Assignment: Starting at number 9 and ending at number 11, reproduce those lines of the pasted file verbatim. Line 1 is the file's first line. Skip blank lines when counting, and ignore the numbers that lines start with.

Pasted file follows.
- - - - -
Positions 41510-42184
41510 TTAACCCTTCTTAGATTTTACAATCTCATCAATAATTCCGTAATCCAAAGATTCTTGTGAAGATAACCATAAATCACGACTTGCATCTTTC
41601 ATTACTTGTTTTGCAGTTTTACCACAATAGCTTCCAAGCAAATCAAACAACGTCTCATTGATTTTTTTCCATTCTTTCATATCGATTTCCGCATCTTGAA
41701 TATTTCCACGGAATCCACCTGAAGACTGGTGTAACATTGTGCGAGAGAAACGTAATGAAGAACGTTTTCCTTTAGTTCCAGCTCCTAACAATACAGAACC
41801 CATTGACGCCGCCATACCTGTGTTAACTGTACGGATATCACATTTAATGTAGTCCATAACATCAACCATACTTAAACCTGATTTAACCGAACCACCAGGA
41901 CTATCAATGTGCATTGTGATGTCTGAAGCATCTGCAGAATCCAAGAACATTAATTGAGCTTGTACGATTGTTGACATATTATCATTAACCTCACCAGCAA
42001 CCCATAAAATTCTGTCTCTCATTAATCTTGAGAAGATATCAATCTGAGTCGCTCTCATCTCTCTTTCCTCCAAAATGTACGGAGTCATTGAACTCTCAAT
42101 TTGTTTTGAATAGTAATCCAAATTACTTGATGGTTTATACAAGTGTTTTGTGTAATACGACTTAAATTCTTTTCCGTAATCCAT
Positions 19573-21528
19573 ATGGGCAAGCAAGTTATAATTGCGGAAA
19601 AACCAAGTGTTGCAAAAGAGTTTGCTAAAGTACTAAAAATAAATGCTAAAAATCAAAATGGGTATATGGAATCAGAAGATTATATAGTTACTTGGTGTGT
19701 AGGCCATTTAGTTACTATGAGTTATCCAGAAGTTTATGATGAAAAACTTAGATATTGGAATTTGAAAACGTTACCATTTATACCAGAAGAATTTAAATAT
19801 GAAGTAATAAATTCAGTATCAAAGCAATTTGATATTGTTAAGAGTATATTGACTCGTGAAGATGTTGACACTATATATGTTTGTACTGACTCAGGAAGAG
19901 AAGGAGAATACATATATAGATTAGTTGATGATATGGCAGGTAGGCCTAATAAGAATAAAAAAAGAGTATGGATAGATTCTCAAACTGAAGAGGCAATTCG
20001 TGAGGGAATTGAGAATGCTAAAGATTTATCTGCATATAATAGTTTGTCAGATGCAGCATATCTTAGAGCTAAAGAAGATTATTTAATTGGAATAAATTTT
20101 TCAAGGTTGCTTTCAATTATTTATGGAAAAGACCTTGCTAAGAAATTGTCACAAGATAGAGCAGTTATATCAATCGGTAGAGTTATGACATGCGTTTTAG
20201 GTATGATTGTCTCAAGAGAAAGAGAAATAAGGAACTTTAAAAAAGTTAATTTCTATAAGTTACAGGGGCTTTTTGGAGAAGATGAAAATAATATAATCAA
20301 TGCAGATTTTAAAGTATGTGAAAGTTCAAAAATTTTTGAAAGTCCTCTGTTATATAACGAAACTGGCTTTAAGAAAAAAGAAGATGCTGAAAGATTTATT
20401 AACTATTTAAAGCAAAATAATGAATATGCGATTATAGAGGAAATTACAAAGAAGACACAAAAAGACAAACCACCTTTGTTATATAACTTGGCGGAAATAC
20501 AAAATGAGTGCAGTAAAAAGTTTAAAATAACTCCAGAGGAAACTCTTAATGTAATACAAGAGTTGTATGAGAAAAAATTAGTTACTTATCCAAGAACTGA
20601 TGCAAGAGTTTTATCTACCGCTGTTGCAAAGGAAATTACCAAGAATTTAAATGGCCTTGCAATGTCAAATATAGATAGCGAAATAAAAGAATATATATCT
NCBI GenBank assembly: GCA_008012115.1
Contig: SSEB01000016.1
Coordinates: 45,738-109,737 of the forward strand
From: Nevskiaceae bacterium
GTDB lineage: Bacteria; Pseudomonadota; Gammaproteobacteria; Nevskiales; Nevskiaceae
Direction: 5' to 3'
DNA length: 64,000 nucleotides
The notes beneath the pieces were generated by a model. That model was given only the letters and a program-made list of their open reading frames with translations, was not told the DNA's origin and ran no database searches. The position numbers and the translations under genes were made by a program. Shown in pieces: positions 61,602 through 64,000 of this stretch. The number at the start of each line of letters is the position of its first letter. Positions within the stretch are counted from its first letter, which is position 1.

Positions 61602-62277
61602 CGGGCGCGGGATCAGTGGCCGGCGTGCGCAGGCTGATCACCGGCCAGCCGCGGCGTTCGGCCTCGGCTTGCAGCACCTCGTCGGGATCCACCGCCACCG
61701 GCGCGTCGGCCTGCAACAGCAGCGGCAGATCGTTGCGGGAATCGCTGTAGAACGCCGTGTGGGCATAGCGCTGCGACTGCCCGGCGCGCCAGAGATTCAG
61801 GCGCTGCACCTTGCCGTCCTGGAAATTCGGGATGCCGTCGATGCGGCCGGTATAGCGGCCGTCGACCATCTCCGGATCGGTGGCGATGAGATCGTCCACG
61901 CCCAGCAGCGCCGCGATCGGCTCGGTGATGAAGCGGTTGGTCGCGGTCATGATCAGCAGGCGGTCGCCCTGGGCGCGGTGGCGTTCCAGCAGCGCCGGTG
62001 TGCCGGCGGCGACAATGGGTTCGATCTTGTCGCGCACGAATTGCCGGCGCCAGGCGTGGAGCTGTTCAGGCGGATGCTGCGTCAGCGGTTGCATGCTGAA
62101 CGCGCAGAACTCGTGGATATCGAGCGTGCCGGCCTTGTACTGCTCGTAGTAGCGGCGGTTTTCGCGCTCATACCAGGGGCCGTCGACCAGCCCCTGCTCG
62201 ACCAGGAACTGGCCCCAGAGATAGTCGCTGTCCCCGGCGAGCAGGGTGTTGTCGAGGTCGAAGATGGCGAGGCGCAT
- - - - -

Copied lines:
Positions 19573-21528
19573 ATGGGCAAGCAAGTTATAATTGCGGAAA
19601 AACCAAGTGTTGCAAAAGAGTTTGCTAAAGTACTAAAAATAAATGCTAAAAATCAAAATGGGTATATGGAATCAGAAGATTATATAGTTACTTGGTGTGT